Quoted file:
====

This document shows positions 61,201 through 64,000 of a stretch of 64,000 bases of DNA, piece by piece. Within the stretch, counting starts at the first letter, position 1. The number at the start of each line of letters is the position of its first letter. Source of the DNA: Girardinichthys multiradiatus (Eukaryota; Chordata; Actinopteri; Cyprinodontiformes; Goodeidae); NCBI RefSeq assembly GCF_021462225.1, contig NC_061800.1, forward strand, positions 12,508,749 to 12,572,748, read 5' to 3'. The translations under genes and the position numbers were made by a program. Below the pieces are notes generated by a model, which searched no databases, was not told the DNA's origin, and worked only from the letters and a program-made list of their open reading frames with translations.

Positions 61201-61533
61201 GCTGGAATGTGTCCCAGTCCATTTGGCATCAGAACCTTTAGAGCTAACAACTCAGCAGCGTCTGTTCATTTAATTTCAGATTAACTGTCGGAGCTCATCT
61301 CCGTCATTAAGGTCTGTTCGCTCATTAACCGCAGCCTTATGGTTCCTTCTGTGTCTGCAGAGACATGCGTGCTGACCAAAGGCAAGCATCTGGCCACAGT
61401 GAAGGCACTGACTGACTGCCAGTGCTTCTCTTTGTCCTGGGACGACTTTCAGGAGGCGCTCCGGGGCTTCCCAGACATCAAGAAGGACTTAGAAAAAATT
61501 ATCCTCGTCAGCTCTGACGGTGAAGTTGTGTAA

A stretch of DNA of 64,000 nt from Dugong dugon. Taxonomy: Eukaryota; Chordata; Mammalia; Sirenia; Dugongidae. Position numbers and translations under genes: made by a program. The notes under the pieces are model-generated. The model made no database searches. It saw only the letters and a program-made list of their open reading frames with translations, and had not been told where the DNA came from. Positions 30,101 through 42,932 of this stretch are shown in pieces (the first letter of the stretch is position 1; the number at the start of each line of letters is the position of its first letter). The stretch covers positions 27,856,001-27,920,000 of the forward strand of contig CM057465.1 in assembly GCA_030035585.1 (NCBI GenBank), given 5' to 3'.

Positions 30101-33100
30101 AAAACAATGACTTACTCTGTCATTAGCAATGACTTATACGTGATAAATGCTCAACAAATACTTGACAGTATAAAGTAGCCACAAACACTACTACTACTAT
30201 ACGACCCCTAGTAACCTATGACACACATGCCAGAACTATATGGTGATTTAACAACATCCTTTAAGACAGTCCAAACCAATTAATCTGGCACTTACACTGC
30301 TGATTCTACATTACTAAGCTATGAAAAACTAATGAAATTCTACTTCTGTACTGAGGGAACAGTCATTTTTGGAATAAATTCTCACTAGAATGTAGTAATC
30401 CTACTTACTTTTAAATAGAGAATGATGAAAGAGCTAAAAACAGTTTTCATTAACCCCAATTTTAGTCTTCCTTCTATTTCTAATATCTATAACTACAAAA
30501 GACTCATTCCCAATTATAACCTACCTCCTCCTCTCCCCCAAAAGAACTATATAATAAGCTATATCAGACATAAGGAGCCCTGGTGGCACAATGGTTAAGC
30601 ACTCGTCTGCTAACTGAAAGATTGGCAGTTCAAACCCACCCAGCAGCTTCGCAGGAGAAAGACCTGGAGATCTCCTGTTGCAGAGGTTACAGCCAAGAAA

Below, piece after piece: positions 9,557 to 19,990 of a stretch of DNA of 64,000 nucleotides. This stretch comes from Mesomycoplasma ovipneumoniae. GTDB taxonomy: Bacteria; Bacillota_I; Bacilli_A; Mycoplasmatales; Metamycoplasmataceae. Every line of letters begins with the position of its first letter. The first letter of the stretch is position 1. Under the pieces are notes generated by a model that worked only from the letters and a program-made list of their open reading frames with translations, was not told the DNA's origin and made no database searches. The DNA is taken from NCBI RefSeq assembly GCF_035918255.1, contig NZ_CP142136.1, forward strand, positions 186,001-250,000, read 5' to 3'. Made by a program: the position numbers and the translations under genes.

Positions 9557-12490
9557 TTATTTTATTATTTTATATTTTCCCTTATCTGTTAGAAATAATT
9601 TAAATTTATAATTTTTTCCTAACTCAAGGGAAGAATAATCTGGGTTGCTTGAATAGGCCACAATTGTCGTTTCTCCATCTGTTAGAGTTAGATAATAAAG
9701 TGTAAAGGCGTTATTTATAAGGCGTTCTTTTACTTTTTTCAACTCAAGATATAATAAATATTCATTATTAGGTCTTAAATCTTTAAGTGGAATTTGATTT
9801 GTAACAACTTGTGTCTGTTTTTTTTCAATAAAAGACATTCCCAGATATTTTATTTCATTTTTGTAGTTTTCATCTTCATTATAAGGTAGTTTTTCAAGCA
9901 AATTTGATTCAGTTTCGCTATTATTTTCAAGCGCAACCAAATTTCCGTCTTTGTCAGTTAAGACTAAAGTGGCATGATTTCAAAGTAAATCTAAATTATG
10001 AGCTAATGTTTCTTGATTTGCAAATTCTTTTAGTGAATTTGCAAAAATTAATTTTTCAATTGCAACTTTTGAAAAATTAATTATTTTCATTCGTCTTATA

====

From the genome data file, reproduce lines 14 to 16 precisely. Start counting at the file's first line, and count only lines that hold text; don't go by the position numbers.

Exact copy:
30601 ACTCGTCTGCTAACTGAAAGATTGGCAGTTCAAACCCACCCAGCAGCTTCGCAGGAGAAAGACCTGGAGATCTCCTGTTGCAGAGGTTACAGCCAAGAAA

Below, piece after piece: positions 9,557 to 19,990 of a stretch of DNA of 64,000 nucleotides. This stretch comes from Mesomycoplasma ovipneumoniae. GTDB taxonomy: Bacteria; Bacillota_I; Bacilli_A; Mycoplasmatales; Metamycoplasmataceae. Every line of letters begins with the position of its first letter. The first letter of the stretch is position 1. Under the pieces are notes generated by a model that worked only from the letters and a program-made list of their open reading frames with translations, was not told the DNA's origin and made no database searches. The DNA is taken from NCBI RefSeq assembly GCF_035918255.1, contig NZ_CP142136.1, forward strand, positions 186,001-250,000, read 5' to 3'. Made by a program: the position numbers and the translations under genes.

Positions 9557-12490